Czury, Craig, #3 Hurricane Sandy, Finalist
Davidson, Peter, #129 Stepping Stone
Davidson, Tracy, #20 Bones in the Wood
Davidson, Tracy, #21 The Girl in the Park
Davimes, Roy, #114 Hidden
DiSanto, Vickie Hartman, #5 Perspective
Dodson, Bruce, #89 The Yo-yo Carver
Dunn, Gaye Buzzo, #51 The Visit
Eley, Richard M., #134 Awakening
Ezell, Jeff, #25 Where’s Jack?
Feeney, Paul M., #81 The Cliff
Ferrell, Epiphany, #38 Wishing Fountain, Finalist
Foster, Karen, #31 When She Woke Up
Fowler, Kathy, #70 The Interview
Fraser, Laurie, #101 Mushrooms are mostly air
Furman, Brian, #22 Villains
Gadzuk, Nancy, #108 Nectar
Gallant, Suzanne, #113 Bourbon Street Blues
Gettinger, Amy, #55 Labyrinth
Gradinger, Madelaine, #104 #7 It’s not Funny, it’s Serious
Griffen, Tom, #115 Practically Real
Hatton, Jackie, #67 The Dream House
Heimler, Heidi, #93 Stay A While, Finalist
Henney, Kevlin, #133 Checking in at the Hotel Cantor
Hojnacki, Terry, #125 The Kitchen Table
Hunt, Mickey, #118 Baptism
Hussain, Shereen, #119 Life in the Hood
Hutson, Ashley, #75 12303 Boyd Road, Finalist
Jakopovich, Daniel, #60 The Hermit’s Choice
Jasperson, Connie J., #41 The Watcher
Keis, Bill, #10 Alphonse
Keis, Bill, #16 Beth
Kempe, Lucinda, #40 Sopping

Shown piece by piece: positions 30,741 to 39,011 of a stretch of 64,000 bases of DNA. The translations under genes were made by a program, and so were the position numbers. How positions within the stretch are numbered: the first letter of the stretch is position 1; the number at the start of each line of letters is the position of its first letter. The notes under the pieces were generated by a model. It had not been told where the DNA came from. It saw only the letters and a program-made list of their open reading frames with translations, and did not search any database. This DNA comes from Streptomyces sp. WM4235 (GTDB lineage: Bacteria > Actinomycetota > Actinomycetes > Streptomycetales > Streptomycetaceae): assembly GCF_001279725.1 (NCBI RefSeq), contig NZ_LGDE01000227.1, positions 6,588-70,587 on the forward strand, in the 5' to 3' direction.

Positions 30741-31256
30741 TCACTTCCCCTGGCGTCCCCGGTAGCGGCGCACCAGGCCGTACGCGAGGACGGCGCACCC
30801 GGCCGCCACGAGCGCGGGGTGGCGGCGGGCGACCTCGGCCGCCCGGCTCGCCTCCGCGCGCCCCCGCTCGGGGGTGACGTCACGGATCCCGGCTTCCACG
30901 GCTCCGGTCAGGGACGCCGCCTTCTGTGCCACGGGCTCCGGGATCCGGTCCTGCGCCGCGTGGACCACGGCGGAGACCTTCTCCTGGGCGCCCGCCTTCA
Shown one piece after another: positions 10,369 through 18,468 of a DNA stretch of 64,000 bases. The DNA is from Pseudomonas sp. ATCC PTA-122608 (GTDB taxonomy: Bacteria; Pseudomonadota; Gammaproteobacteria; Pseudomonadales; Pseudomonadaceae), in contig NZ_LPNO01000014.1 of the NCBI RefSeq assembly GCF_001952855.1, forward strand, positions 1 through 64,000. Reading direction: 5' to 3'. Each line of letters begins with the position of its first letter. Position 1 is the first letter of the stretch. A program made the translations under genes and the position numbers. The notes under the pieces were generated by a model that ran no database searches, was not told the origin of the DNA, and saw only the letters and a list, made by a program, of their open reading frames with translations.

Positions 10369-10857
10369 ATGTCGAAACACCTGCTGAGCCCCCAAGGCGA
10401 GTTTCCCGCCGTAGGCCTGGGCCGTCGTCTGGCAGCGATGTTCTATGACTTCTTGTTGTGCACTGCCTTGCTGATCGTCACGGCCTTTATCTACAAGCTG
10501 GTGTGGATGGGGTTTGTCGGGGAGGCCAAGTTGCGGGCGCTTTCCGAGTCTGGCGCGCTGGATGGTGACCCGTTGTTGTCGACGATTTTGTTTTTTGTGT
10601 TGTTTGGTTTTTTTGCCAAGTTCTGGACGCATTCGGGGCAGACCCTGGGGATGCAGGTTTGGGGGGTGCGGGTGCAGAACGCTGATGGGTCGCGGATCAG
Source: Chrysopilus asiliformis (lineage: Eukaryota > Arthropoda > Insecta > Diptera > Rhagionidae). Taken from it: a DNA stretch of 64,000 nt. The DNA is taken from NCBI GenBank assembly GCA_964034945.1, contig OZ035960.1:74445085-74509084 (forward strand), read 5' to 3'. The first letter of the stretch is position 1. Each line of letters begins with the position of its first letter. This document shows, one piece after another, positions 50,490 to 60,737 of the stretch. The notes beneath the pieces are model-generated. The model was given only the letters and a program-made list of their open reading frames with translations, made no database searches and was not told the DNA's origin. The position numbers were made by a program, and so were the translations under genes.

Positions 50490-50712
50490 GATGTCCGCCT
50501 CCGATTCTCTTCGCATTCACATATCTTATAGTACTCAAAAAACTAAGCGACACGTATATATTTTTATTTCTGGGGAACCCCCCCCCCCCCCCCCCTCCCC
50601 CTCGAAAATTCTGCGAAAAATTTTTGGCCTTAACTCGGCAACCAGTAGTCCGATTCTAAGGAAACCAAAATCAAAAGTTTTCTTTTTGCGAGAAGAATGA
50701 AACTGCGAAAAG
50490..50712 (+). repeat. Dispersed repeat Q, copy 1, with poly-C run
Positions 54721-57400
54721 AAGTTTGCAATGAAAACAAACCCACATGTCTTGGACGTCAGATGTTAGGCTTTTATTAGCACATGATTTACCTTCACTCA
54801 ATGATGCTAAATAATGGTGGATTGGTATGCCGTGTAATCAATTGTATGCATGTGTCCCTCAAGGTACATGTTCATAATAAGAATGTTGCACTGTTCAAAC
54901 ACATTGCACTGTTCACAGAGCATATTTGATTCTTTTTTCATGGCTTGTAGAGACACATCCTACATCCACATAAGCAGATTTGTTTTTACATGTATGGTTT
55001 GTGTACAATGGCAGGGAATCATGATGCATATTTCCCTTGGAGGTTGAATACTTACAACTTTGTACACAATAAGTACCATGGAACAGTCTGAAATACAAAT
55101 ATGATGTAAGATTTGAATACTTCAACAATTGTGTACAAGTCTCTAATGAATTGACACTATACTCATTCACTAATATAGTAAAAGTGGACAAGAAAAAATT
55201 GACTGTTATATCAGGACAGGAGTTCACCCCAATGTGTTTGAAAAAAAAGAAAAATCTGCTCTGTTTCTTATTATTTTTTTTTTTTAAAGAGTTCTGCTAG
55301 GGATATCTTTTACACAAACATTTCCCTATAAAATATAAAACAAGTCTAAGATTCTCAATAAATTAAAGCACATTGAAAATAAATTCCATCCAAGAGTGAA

Kempe, Lucinda, #62 I Can’t Wish You Happy Father’s Day
Lapham, William, #8 The Trade
LaRoche, Evelyn, #100 A New Start
Larson, C. Sonberg, #12 The Red Veil
Latham, Kathleen, #135 The Order of Things
Lavender, Andy, #78 The Refractive Index for Human Skin is 1.44, Finalist
Lee, Grace, #137 Guardian
Lera, Thomas, #9 Anticipation
Libby Davis, Maggie, #44 To Make a Man, Finalist
Locke, Betsy, #24 Moving Day, Finalist
Logan, Jaymes, #90 Margaret’s Revenge
MacAfee, Cecelia, #124 The Secret She Carried
Mackelden, Amy #127 Approbation
Martinez, Eduardo, #43 The Face of the Enemy
Martinez, Eduardo, #48 A Season Remembered
Martinez, Jose, #45 Marina
McClory, Helen, #122 Frame
Messina, Joseph, #136 Crock of Wit
Miller, Kayla, #27 John Wayne Goes to Vegas
Mimski, Eliza, #29 His Eyes
Mink-Fuller, Zee, #66 A Broken Angel
Mortimer, Tina, #13 Perfectly Healthy
Mortimer, Tina, #54 Saltwater Taffy
Mortimer, Tina, #111 Undetectable
Noor, Jahanera, #63 Life
O’Connor, Molly, #15 Finding Love
Olsthoorn, JC, #58 cigar box
Olsthoorn, JC, #71 and then life happens
Olsthoorn, JC, #132 Stinky
O’Malley, Terri-Lei, #112 Pattern Play
O’Malley, Terri-Lei, #116 Melting Down
Parenti, Dino, #77 Incarnate, Finalist
Paul, Monica, #79 79 Stab Wounds
Pellegrini, Lisa, #14 Sneak Attack
Pellegrini, Lisa, #47 One More Hour
Pellegrini, Lisa, #73 Murmurs, Finalist
Potts, Bradley, #117 Orbiting, Day 271, Finalist
Powell, Gary V., #85 Saving Jerzy Kosinski
Pryor, Frank, #109 Thirty
Read, Sarah, #103 Plaster
Reedy, Jenna, #28 Beast on the Street
Reid, Carol, #68 Medicine
Resnick, Chelsea, #69 Grief Measured, Finalist
Resnick, Chelsea, #128 Me, Adrift
Riley, Jonathan Todd, #98 Shadow Pets, Finalist
Saloom, Darrelyn, #6 Cold Snap, Finalist
Santangelo, Mariana, #50 Free At Last